THE MORNING AFTER
India needs to be prepared for the external and internal repercussions of its decision to ‘dilute’ Article 370
Many things changed with a stroke of the president’s pen on August 5, not only in Jammu and Kashmir (J&K) but in India as well. The die is cast, the Rubicon has been crossed and there is no going back, even if the legality of the government’s moves altering the status of J&K is successfully challenged in courts. The legal process will take time, but the facts on the ground will continue to change and the fait accompli will become its own justification. What we need to focus on is the fallout from the momentous decisions taken on August 5, both domestic and external, and formulate appropriate and carefully thought-through responses.
One, the evisceration of Article 370 was held necessary because it upheld a special status for Jammu and Kashmir, which allowed the perpetuation of laws discriminating against non-J&K Indian citizens, such as the inability to buy and own property, and sanctioned retrograde social practices such as depriving women of the state from enjoyment of equal rights. But the driver of Article 370 is no different from Article 371, which confers the same special status on northeastern states. To argue that 370 could be changed because it was meant to be ‘temporary’ while 371 is a ‘special’ provision, which cannot be similarly altered, is disingenuous. Predictably, concerns have been expressed by northeastern states on this count and if these mount, then the recent improvement in the security environment in the Northeast may come under pressure.
Two, the Modi government has justified the downgrading of the truncated state of J&K into a Union territory (UT) on security grounds. This opens up a dangerous precedent that may strike at the very root of Indian federalism. It is conceivable that in future, a central government determination of a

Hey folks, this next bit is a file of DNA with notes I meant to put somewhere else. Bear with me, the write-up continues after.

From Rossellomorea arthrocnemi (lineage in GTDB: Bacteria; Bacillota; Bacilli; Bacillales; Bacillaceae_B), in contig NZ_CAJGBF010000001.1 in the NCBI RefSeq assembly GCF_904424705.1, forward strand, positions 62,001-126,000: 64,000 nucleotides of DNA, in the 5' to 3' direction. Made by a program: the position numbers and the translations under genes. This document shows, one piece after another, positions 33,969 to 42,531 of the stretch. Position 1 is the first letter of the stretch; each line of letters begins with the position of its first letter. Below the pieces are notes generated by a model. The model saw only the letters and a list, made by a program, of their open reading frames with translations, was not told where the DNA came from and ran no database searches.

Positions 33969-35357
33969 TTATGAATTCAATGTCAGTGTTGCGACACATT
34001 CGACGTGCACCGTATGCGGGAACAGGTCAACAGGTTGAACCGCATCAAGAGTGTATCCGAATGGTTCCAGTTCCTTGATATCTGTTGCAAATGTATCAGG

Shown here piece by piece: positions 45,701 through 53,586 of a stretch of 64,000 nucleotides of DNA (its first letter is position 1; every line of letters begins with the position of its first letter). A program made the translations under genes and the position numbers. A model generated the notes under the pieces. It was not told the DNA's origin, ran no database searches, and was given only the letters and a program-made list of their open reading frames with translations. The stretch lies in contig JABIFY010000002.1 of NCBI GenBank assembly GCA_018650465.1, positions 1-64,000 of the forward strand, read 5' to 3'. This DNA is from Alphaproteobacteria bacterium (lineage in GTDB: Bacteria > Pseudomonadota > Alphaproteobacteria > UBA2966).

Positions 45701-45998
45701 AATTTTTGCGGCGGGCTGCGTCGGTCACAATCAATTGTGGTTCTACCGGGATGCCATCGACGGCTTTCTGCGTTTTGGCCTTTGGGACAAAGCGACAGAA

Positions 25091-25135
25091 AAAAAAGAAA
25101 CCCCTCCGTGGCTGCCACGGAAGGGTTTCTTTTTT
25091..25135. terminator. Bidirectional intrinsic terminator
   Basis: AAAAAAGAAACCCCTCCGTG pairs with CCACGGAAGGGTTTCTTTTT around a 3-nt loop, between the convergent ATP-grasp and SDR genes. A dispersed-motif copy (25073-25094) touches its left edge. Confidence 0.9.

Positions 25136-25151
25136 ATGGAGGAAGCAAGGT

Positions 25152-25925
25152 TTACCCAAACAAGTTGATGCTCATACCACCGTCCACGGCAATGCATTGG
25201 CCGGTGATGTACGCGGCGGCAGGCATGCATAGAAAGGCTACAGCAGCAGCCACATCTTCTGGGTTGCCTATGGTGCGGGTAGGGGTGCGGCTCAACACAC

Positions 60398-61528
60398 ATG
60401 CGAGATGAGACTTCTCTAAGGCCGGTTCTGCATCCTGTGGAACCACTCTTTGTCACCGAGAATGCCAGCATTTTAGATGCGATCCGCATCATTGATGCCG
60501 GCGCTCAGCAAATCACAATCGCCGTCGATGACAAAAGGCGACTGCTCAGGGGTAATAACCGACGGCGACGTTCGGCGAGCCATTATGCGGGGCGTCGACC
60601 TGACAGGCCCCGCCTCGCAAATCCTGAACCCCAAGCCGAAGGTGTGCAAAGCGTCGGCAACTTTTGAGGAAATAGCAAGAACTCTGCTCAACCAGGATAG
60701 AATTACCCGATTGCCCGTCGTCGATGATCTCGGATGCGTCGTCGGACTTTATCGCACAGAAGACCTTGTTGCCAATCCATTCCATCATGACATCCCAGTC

breakdown of law and order may be used to impose governor’s rule in a state and, using the same procedure as applied in respect of J&K, reduce it to a UT on security grounds. Even the threat of such action will constrain the autonomy of states irrespective of the current constitutional provisions.
Three, the prime minister, in his address to the nation, held out a message of reconciliation to the people of J&K and promised a fresh compact—accept the new political dispensation, abjure confrontation with the Indian state and enjoy a generous development dividend. The unspoken threat is that rejection of this compact will bring the full coercive might of the state to impose peace and order irrespective of the people’s sentiments. One hopes that a renewed hearts-and-minds campaign will succeed, but it would be prudent to anticipate its possible rejection. How far will the Indian state be ready to go to enforce its will on an unwilling and sullen population? What is the threshold beyond which the use of force negates the democratic character of the Indian state?
The Modi government must reflect on these possible consequences that flow from the August 5 decisions and ensure that they do not trigger renewed fissiparous tendencies whose salience lies hidden behind the prevailing celebratory mood.